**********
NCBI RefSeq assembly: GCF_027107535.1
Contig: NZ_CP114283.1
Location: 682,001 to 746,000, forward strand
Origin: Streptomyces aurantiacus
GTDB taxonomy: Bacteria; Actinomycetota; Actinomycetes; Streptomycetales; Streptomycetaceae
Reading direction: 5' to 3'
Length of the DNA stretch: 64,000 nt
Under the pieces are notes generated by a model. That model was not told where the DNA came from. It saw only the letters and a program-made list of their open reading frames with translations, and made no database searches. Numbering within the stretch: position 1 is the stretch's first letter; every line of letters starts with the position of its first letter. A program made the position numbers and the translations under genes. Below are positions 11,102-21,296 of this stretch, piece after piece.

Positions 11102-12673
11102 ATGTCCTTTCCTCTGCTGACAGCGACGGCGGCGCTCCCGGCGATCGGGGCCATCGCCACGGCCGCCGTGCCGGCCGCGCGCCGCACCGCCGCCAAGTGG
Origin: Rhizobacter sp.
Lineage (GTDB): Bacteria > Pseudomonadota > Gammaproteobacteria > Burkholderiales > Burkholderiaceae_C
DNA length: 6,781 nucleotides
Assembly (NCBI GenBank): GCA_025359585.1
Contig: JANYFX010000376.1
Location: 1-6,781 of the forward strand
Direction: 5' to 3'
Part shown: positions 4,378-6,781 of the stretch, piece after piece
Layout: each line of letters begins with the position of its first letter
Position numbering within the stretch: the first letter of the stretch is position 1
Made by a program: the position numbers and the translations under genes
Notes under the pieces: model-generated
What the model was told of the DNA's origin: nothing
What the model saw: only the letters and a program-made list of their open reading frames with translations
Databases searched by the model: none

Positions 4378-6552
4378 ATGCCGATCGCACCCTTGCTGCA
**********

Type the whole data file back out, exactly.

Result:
NCBI RefSeq assembly: GCF_027107535.1
Contig: NZ_CP114283.1
Location: 682,001 to 746,000, forward strand
Origin: Streptomyces aurantiacus
GTDB taxonomy: Bacteria; Actinomycetota; Actinomycetes; Streptomycetales; Streptomycetaceae
Reading direction: 5' to 3'
Length of the DNA stretch: 64,000 nt
Under the pieces are notes generated by a model. That model was not told where the DNA came from. It saw only the letters and a program-made list of their open reading frames with translations, and made no database searches. Numbering within the stretch: position 1 is the stretch's first letter; every line of letters starts with the position of its first letter. A program made the position numbers and the translations under genes. Below are positions 11,102-21,296 of this stretch, piece after piece.

Positions 11102-12673
11102 ATGTCCTTTCCTCTGCTGACAGCGACGGCGGCGCTCCCGGCGATCGGGGCCATCGCCACGGCCGCCGTGCCGGCCGCGCGCCGCACCGCCGCCAAGTGG
Origin: Rhizobacter sp.
Lineage (GTDB): Bacteria > Pseudomonadota > Gammaproteobacteria > Burkholderiales > Burkholderiaceae_C
DNA length: 6,781 nucleotides
Assembly (NCBI GenBank): GCA_025359585.1
Contig: JANYFX010000376.1
Location: 1-6,781 of the forward strand
Direction: 5' to 3'
Part shown: positions 4,378-6,781 of the stretch, piece after piece
Layout: each line of letters begins with the position of its first letter
Position numbering within the stretch: the first letter of the stretch is position 1
Made by a program: the position numbers and the translations under genes
Notes under the pieces: model-generated
What the model was told of the DNA's origin: nothing
What the model saw: only the letters and a program-made list of their open reading frames with translations
Databases searched by the model: none

Positions 4378-6552
4378 ATGCCGATCGCACCCTTGCTGCA